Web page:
Type 2 diabetics: Insulin is not the enemy
If insulin is prescribed don’t see it as a failure, rather see it as an effective step that will help give you the best treatment and control of your diabetes. Living well with diabetes is your goal!
November 4, 2016 - Author: Pam Daniels, Michigan State University Extension
When we think about the latest and greatest discoveries in medicine, insulin ranks near the top of the list. For people with type 1 diabetes (T1D) the discovery of insulin as a treatment for their diabetes was, and continues to be lifesaving. The same can be said about type 2 diabetes (T2D) should the time come to begin treating diabetes with insulin.
If insulin is such an effective medication used to control blood sugar why does it get such a bad rap?
Ironically, for many with T2 diabetes going on insulin is perceived as a sign of failure. This perception has to do in part with how diabetes was treated in the past. Years ago diabetes was not as controlled as it is today. Another misconception is that insulin is a drug, it is not. Insulin is a natural hormone produced in the pancreas. Insulin allows the body to use sugar (glucose) from food for energy or to store glucose for future use.
Today a combination of improvements in insulin, earlier diagnosis of diabetes and better management of blood-glucose monitoring all contribute to better diabetes management. One of the best ways to avoid diabetes complications is by keeping your blood glucose controlled. Insulin can help control T2D.
Type 2 diabetes management & insulin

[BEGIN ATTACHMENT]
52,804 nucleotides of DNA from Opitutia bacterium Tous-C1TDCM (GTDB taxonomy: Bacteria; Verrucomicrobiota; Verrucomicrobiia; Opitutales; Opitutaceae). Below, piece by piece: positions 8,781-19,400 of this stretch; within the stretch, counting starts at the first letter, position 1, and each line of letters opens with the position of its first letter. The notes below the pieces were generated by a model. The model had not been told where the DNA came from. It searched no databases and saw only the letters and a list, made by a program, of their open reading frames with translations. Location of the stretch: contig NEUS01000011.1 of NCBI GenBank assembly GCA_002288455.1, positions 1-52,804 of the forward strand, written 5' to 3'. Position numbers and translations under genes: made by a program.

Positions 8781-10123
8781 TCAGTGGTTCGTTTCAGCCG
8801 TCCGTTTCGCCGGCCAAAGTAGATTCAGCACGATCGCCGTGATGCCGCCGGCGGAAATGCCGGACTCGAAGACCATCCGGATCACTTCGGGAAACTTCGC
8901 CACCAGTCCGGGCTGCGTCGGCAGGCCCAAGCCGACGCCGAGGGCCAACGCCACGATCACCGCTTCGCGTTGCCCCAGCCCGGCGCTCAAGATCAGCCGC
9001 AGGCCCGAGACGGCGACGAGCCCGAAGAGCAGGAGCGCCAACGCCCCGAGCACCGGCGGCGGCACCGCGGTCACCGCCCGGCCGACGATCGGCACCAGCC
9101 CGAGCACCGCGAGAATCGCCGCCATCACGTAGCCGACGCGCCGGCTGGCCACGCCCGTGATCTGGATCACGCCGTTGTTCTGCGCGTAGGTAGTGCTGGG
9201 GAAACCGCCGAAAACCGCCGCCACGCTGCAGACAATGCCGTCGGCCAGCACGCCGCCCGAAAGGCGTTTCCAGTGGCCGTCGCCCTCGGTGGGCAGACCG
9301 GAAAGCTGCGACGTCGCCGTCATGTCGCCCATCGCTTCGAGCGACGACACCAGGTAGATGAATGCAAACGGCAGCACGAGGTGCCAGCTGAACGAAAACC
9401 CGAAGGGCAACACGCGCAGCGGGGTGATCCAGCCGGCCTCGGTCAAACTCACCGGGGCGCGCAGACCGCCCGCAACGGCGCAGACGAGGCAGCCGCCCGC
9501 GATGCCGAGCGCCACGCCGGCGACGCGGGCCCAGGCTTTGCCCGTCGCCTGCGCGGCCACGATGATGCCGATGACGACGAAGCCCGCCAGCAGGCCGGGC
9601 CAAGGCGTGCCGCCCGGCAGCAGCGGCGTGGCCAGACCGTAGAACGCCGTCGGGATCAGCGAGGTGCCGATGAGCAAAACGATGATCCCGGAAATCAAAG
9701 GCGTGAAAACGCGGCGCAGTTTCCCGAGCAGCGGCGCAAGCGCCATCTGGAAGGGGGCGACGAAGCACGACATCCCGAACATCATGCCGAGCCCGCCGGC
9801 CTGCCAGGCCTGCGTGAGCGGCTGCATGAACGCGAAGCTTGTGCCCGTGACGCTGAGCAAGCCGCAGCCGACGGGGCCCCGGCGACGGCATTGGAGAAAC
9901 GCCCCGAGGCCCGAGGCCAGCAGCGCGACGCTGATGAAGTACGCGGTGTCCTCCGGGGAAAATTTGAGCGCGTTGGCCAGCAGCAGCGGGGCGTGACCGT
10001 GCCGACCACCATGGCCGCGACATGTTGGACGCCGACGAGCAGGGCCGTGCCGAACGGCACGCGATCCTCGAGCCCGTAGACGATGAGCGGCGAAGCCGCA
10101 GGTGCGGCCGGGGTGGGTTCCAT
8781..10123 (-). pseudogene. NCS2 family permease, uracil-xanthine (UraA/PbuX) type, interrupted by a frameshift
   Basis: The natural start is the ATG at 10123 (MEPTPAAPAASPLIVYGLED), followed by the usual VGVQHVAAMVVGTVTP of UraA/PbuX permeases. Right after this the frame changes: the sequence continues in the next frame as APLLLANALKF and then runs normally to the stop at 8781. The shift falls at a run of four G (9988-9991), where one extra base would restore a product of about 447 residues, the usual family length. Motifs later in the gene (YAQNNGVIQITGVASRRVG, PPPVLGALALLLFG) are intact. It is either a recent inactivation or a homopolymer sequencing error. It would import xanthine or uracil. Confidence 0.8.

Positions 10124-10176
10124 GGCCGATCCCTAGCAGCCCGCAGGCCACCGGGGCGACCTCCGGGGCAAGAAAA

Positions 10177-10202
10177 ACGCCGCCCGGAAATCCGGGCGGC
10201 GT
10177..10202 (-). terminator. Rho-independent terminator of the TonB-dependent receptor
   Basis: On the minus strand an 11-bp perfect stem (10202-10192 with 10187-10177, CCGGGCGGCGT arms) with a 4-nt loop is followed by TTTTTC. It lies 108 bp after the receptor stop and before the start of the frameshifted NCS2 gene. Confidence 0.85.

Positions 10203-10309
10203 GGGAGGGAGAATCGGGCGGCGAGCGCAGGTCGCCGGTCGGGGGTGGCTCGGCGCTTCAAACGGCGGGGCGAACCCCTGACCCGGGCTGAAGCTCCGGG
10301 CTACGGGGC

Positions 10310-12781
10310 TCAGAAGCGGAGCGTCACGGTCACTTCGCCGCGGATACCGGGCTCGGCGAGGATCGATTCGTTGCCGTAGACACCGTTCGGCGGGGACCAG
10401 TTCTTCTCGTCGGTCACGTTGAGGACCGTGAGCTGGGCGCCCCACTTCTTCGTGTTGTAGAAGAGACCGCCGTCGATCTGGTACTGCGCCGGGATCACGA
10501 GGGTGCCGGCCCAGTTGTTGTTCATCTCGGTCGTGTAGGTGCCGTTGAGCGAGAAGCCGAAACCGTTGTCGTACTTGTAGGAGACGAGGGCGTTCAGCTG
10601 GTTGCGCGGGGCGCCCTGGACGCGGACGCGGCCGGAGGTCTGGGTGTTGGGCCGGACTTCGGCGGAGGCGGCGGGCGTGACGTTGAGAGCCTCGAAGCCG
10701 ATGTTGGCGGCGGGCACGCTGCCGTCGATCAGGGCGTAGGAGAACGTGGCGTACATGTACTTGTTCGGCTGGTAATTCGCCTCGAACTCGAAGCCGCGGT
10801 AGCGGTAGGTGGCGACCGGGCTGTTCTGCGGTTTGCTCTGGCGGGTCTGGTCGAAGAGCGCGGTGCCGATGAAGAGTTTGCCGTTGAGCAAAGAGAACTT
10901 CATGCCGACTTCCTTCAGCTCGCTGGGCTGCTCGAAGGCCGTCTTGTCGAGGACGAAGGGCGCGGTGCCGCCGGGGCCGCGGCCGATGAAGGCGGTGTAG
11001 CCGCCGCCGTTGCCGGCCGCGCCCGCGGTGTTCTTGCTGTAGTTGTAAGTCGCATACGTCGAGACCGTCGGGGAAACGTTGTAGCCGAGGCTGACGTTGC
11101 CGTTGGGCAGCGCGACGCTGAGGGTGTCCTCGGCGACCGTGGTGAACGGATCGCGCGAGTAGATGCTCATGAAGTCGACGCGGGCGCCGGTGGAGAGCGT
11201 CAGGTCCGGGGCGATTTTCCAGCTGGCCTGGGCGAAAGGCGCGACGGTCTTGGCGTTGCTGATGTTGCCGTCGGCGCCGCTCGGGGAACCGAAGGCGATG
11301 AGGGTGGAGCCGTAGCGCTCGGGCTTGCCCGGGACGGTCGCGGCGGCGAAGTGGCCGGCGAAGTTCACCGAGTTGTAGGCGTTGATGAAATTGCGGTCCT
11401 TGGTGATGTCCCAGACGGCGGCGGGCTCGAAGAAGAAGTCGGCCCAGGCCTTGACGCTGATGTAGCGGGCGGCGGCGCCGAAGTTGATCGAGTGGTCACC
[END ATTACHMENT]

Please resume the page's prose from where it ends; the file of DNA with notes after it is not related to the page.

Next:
Over the years, improvements to insulin have brought significant health benefits for diabetics. Pumps and pens can help calculate insulin doses. The Joslin Center for Diabetes offers an insulin guide to explain how insulin works and is administered in the body. Types of insulin include,
For individuals with T2D being moved from pills to insulin, or pills combined with insulin doesn’t mean that you’ve failed in your diabetes self-management. There could be many factors that play into your healthcare provider prescribing insulin, such as,
- The length of time you’ve had T2D
- Other chronic conditions
- T2D changes over time so does the way our bodies react to those changes
- Your A1C (also called, glycated hemoglobin, glycosylated hemoglobin, hemoglobin A1C and HbA1c) as well as other fasting/non-fasting tests indicate the need for better control of your blood sugar
Living well with diabetes is your goal! Work with your healthcare provider to understand your medication options for T2D. If insulin is prescribed, see it as an effective step to ensure you’re getting the best treatment and control of your diabetes.
For more information on diabetes, and to find diabetes self –management support in your community visit Michigan State University Extension